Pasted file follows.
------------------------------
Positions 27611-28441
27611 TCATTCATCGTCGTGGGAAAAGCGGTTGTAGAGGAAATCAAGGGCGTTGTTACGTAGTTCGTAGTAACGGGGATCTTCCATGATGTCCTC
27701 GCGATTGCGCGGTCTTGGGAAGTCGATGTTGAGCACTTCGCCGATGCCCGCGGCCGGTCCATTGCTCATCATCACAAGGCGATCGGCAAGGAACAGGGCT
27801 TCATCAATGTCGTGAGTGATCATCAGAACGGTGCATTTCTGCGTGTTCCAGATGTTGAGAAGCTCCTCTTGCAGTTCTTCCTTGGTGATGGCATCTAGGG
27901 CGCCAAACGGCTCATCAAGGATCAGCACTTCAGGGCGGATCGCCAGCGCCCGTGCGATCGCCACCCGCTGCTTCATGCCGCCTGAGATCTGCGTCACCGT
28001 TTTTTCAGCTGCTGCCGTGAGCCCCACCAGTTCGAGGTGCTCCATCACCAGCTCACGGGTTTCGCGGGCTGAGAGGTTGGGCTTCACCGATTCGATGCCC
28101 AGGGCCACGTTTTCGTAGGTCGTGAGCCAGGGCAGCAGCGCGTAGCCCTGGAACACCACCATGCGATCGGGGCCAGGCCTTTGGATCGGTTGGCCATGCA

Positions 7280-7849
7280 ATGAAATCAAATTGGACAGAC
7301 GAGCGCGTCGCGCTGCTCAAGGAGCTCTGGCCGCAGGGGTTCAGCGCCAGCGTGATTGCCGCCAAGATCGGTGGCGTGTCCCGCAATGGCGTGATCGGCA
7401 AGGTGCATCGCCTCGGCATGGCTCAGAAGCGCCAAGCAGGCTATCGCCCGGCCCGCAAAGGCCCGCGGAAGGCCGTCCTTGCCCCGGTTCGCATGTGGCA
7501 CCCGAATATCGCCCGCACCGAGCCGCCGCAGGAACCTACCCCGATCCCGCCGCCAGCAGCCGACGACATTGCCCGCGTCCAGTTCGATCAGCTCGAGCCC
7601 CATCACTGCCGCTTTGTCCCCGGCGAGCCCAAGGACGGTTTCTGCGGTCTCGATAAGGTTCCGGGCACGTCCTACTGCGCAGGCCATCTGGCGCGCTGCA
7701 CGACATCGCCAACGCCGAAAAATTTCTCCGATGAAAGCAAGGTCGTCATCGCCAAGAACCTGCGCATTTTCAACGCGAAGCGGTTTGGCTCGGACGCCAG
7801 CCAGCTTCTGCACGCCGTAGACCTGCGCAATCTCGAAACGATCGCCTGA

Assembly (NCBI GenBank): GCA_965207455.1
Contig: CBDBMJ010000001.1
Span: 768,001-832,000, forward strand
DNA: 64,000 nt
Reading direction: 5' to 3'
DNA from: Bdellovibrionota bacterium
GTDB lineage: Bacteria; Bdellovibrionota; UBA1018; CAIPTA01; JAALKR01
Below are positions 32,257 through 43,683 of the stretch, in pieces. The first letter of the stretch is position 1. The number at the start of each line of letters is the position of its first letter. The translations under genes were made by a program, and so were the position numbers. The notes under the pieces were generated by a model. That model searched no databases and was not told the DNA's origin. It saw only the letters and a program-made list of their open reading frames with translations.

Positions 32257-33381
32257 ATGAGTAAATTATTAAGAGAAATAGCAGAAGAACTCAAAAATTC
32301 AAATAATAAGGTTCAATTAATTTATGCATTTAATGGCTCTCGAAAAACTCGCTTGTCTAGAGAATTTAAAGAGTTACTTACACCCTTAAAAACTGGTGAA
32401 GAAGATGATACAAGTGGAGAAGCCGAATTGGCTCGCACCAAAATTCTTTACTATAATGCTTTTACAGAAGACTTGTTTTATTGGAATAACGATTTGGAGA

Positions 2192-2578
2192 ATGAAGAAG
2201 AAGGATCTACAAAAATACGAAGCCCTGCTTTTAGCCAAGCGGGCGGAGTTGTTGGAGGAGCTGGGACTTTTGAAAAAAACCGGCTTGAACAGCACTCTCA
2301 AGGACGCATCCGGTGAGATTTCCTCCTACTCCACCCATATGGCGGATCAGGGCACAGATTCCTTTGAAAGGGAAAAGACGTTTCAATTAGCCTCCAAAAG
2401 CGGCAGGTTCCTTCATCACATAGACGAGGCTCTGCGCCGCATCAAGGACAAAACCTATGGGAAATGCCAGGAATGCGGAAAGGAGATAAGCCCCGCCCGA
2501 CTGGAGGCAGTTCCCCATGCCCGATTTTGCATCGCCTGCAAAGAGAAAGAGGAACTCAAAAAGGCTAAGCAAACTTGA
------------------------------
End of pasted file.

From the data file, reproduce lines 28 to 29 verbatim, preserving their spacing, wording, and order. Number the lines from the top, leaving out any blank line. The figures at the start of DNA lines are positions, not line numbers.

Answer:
Positions 2192-2578
2192 ATGAAGAAG